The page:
The human body is a wonder, with multiple systems working together to create awareness of the physical environments into which the body might be placed, respond to that information,and operate under a variety of physical demands. At the same time, the body is constantly working to maintain or restore health. The central computer that makes this possible is the brain, connecting the sensory information and sending signals through the brain stem to the spinal cord and then to the peripheral nerves, all of which act as the circuitry to keep these multiple systems operating together in an efficient, subconscious, and nearly instantaneous manner.
These complex processes function at their maximum in our early adulthood years but are designed to last through a lifetime, albeit with some biologically-driven reduction in performance as we age. That said, the systems are designed for repair and self-maintenance throughout the lifespan. The major driving force in maintenance is demand placed upon the body, i.e. exercise. Without exercise, a variety of physiologic processes facilitate progressive deterioration across the age span, gently escorting us off the stage of life.
While exercise is a critical factor is system maintenance, there are some very unique factors associated with aquatic exercise. Research has shown that aquatic exercise works to improve the function of the heart. Immersion facilitates an increase in the cardiac output of blood throughout the body, increasing the supply of oxygen to muscles and the central nervous system. This happens through relaxation of the blood vessels so that they can carry more blood while presenting less resistance to the heart pumping that blood. With regular aquatic exercise, the vessels themselves remain pliant and supple. Exercise itself releases a host of factors that promote repair and regeneration of brain cells, nerve cells, muscle cells, and bone. Whether these factors in the blood are released more efficiently during aquatic exercise has only been studied in rats so far, but in those animals there is an increase unique to aquatic exercise. New research in humans has shown that blood flow to the brain is increased during aquatic exercise, potentially delivering more oxygen and nutrients to the brain cells. This could help slow the deterioration of age-related brain performance.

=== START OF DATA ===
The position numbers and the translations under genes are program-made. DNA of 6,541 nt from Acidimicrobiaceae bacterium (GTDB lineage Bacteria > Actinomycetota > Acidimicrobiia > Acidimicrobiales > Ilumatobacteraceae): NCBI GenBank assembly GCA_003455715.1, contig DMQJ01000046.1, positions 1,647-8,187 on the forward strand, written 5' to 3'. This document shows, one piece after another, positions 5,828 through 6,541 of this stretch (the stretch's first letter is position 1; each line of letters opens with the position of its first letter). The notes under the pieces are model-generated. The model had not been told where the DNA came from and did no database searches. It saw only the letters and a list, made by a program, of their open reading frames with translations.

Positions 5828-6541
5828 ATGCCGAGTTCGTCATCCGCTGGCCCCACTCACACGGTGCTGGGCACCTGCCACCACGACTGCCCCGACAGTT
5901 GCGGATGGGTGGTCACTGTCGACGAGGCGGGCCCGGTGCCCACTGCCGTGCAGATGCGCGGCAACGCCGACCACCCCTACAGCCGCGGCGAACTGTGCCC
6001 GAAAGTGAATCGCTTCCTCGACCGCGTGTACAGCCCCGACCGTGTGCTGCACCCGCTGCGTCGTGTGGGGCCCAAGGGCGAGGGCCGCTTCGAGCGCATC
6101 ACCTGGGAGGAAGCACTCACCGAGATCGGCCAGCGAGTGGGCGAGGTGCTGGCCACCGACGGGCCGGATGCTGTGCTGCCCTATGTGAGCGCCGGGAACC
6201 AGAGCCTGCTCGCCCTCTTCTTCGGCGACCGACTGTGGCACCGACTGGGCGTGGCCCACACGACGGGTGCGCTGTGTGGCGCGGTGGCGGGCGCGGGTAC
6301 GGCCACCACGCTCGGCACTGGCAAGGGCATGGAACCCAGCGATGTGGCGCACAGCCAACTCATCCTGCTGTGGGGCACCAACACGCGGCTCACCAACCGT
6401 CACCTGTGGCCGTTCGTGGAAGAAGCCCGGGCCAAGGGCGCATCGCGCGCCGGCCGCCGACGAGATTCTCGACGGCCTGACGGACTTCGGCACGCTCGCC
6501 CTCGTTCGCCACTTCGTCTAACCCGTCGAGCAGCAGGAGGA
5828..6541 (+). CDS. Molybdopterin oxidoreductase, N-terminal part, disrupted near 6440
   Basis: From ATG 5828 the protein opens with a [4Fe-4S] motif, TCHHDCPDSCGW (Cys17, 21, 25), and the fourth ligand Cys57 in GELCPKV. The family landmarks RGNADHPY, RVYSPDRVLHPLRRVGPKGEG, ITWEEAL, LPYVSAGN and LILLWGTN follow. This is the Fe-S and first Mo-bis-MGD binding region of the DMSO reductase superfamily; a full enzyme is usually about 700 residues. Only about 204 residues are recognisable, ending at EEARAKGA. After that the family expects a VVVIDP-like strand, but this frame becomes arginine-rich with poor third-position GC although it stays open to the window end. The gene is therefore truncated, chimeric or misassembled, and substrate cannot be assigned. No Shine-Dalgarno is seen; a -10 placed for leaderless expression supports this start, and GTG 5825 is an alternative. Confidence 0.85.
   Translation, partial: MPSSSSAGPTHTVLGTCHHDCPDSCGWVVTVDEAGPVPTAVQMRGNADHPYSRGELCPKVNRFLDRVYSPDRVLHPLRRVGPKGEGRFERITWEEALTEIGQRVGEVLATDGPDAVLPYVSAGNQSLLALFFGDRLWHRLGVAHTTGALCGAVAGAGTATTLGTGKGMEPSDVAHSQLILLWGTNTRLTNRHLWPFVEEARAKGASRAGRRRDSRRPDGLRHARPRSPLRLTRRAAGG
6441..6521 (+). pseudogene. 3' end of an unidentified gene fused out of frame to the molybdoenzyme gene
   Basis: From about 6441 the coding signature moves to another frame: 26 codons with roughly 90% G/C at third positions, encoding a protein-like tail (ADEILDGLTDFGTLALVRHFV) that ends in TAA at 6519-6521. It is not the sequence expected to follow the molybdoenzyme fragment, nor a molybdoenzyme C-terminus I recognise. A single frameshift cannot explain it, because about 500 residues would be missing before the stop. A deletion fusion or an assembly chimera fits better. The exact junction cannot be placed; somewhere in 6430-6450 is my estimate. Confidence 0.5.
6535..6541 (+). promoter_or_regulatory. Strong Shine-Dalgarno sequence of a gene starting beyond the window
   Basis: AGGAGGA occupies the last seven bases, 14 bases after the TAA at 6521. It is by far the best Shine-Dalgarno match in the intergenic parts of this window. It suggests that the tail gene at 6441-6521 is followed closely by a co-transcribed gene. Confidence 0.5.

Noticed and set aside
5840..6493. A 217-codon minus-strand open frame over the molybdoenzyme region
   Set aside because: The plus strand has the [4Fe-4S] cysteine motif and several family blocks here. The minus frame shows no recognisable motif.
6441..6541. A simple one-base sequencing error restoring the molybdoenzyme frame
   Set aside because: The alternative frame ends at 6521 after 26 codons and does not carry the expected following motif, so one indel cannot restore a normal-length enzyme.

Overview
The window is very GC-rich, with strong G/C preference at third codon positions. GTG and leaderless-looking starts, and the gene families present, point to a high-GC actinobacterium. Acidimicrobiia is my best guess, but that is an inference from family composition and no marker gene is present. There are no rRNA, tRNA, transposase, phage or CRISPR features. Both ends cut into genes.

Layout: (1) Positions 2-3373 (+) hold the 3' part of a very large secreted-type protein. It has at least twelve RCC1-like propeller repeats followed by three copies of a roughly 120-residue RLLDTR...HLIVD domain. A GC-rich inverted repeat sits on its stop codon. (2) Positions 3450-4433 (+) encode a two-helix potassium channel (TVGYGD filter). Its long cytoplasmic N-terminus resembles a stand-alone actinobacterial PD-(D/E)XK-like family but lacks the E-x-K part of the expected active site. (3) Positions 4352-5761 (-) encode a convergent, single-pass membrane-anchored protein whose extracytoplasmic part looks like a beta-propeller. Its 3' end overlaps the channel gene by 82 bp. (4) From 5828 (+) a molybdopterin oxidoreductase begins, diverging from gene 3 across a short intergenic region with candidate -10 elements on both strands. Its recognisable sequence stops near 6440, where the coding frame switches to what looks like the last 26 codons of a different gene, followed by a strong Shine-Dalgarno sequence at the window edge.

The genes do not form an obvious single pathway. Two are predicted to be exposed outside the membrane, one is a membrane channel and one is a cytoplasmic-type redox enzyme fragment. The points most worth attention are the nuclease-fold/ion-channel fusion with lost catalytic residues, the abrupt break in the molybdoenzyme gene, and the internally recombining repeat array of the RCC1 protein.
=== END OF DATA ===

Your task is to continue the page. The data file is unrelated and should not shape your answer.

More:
At the same time, research has shown that immersion, especially warm water immersion, has a unique effect upon the autonomic nervous system, the part of the central nervous system that controls essential respiratory, cardiac, and vascular systems. A relaxation effect is produced, bringing the autonomic system into optimal balance. This autonomic balance has been associated with a reduction in blood pressure, improvement in endocrine function, and even improved mood and cognitive function.
Obviously, the human body is designed to work on land. But by using the aquatic environment to augment the normal biologic processes of repair and regeneration, we can produce a significant boost to nearly all of these normal repair processes. Such a simple solution for so many issues seems contradictory, but water truly is a miraculous answer.